Five fresh trends in new homes

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Sue Williams| Domain| January 22 2016

What will be some of the biggest trends in new-home developments this year?

While they range from more terraces to extra communal spaces in landscaped greenery, all can be summed up in a word: community.

  1. Trendy terraces

Suddenly terraces are back to the future with the NSW government planning new standards for medium-density housing to encourage their construction across Sydney. With Amber Terraces at Little Bay Cove and Balmain Hill Terraces the latest new projects to be announced, they’ll join the terraces from Glebe’s Harold Park, Erskineville’s Erko and Sugarcube, and Summer Hill’s Flour Mill as top of the 2016 pops.

“And they’ve been selling so quickly,” says Ian Bennett, director of residential at Colliers International, who’s marketing Amber Terraces.

“People love them. They can be either the next step from an apartment to a full-blown house, or they can be enjoyed for what they are, their size, having a courtyard, a backyard and, with the latest ones, even having a basement car park with internal access.”

Amber Terraces’ architect, Gabrielle Suhr of SJB, believes terraces are an important community-builder.

“Having terraces along with  apartments and freestanding houses on the same site is very valuable,” she says. “It means you can have a great mix of people in a new development, like in any established community.”

  1. Girt by greenery

Good landscaping around, between and even on buildings’ podium levels and rooftops – often with seating and barbecues and even occasionally open-air cinemas – has now become a huge hit in new developments. Award-winning landscape architects 360 Degrees are finding developers are allocating much more substantial budgets to greenery than ever before.

“There’s a desire from buyers and residents alike and now there’s a recognition from developers of its importance and how it’s become a pinnacle element and point of difference,” says 360’s Liam Bowes, who’s just been designing the extensive greenery around the new Lane Cove project Quartet.

“It’s more than a park, it’s about niche pockets of landscaping with seating for residents to sit and read in, to play with their children in a safe, useable spaces, and to socialise with each other to create a much greater sense of community.”

Amber Terraces also has a large central landscaped park known as “the urban lounge”.

  1. Fancy facilities

In big developments,  such as the upcoming Esplanade on Norwest Lake, Baulkham Hills, there’s a whole new level of communal amenities being provided. They include a pool overlooking the lake, rooftop gardens, an outdoor gym, cabanas, a cinema, barbecue areas, quiet reflection spaces and even a putting green.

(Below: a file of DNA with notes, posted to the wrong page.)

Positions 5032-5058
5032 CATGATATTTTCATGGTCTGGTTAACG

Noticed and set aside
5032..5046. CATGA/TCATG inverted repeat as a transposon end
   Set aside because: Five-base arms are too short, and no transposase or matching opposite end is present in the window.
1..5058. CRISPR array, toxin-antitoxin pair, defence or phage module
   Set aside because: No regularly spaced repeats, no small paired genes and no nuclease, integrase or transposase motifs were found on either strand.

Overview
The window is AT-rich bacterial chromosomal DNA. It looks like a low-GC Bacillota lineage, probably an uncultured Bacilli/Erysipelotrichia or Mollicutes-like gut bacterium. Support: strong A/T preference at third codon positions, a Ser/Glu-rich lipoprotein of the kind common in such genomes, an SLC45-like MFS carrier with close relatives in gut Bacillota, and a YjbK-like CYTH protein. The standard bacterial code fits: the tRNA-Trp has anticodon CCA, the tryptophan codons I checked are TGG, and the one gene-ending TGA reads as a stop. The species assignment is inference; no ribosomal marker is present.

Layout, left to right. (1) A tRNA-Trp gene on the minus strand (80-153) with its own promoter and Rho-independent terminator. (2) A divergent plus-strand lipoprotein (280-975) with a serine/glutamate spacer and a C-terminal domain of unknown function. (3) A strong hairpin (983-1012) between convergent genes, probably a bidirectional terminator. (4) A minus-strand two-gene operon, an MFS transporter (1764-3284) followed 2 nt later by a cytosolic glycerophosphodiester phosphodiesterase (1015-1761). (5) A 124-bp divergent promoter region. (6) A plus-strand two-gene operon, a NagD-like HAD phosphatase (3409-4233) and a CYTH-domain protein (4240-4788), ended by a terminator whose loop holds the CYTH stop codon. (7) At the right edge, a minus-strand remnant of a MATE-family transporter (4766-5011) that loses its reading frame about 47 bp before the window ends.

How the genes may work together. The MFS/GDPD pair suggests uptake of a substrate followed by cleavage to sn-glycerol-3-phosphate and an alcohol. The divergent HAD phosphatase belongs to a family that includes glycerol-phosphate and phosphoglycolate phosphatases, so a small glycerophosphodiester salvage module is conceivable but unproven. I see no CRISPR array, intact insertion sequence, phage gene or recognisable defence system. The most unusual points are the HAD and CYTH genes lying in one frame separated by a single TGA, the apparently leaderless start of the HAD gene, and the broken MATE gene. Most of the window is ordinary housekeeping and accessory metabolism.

In addition, the twin tower project, like the similarly large-scale Woolooware Bay in Cronulla, will be surrounded by restaurants and cafes.

“Fifty years ago, local councils provided these things,” says Steve Grant, managing director of Esplanade developer Capital Corporation. “But with bigger projects, we can do this, and the running costs are spread over a large number of apartments, so levies are still low.

“It provides residents with a lot of exclusivity in amongst having restaurants and cafes, which is particularly valued by downsizers moving from big homes.”

  1. Connectivity

Proximity to public transport is set to become even more valuable with new developments in 2016. The 19 apartments of buildings like The Thane, just launching in Edgecliff, are likely to sell well on that factor alone.

“It’s 150 metres away from Edgecliff station where there’s the bus terminus upstairs and the taxi rank outside and we’re also buying a GoGet car to put in the building with free membership for everyone there,” says developer Nick Thane, whose family have owned the site since circa 1900.

“Then, across the road there’s a gym, so we don’t need to have common areas, so we can keep levies down. In addition, it’s only 250 metres from Double Bay, which has become a very vibrant area.”

  1. Named architects

Five years ago developers used to employ architects just for the marketing value of their names, says SJB’s Gabrielle Suhr. “But now we’re going far beyond that. The market is so savvy, they understand what they can expect from particular architects.”

With SJB designing both Amber Terraces and Balmain Hill, BATESSMART at Quartet, Turner Studio at Esplanade, and Nicholas Tang at The Thane, it’s a trend taking off this year. “It’s always difficult to buy off the plan, but having a named architect attached helps buyers understand what it’s going to be like,” Suhr says.

Most of those architects are eager to provide the kind of designs that are going to create healthy communities within those new developments, and developers understand the value of those all too well, says Ian Bennett from Colliers.

“A lot of developers these days are seeing repeat buyers when a building or complex works well,” he says. “So developers like Bluestone at Woolooware Bay are spending a lot of money on second-to-none facilities that will create vibrant communities.”

 

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